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Some companies are actually forcing employees to unplug once they leave the office.Among the more prominent is Volkswagen, which has programmed its Blackberry servers to not send emails during off-shift hours.
While the “unplugging” ethos is a noble enterprise — one with which we are intimately familiar — it could never happen here.
For one thing, parts of the U.S. are nowhere close to crossing the connection-anxiety threshold, as the New York Times’ Steven Kurutz demonstrated in a piece about a town in rural Pennsylvania desperately seeking WiFi . After travelling to Renovo, Pa. to complete a book, Kurutz says having the choice to unplug is a luxury.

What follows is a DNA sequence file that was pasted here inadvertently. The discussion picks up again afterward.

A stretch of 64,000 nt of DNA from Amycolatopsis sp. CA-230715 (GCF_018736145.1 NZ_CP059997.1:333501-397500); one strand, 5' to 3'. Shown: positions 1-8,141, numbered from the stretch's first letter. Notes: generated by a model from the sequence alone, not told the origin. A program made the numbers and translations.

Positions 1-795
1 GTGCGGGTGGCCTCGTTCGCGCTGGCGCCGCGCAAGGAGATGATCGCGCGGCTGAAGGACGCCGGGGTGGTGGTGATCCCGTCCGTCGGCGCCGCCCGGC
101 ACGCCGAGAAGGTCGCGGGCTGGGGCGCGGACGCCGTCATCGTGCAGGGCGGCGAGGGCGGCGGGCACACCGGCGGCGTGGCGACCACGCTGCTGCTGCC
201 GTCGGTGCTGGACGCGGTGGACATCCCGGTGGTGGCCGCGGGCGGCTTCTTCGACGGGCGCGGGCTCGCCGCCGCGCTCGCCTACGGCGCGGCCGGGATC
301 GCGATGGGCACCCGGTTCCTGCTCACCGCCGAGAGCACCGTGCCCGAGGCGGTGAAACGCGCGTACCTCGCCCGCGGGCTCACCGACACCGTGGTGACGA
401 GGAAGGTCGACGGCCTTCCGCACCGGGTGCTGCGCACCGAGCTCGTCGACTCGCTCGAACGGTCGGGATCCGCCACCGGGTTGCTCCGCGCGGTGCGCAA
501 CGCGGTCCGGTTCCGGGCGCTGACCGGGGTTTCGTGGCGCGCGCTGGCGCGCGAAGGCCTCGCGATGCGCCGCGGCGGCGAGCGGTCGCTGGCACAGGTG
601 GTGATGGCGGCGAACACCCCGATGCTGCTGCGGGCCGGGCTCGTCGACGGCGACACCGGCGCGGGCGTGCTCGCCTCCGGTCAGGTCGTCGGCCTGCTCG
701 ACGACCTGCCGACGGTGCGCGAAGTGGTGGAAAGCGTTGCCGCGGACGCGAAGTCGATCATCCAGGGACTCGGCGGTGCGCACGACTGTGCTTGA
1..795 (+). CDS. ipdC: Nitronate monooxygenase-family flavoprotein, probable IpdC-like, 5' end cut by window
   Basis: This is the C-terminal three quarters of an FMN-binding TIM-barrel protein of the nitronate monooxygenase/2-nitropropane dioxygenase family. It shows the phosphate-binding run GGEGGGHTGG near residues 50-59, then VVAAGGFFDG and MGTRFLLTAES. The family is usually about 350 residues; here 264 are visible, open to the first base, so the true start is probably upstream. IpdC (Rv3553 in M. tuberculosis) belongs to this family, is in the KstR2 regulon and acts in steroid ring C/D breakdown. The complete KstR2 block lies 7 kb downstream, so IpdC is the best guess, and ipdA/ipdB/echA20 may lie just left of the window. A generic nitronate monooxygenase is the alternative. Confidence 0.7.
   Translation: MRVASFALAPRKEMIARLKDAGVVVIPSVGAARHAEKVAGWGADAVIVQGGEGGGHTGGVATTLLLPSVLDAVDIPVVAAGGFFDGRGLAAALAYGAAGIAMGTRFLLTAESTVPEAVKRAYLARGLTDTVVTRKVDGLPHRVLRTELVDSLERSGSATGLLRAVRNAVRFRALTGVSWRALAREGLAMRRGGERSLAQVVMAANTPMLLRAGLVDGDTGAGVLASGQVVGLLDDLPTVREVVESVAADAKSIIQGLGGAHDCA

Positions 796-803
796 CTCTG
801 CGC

But there’s a dirty secret about Americans’ connectivity addiction. We enjoy it.
In one of the Times’ most extensive probes of our wired life, Dockers’ director of global consumer marketing says that constant connectivity makes us feel important.
“I love my job,” says Karen Riley-Grant. “The decision to plug in or unplug is a personal one. My job is fast-paced and demanding. If I’m not paying attention during the off-hours, things could go south.”
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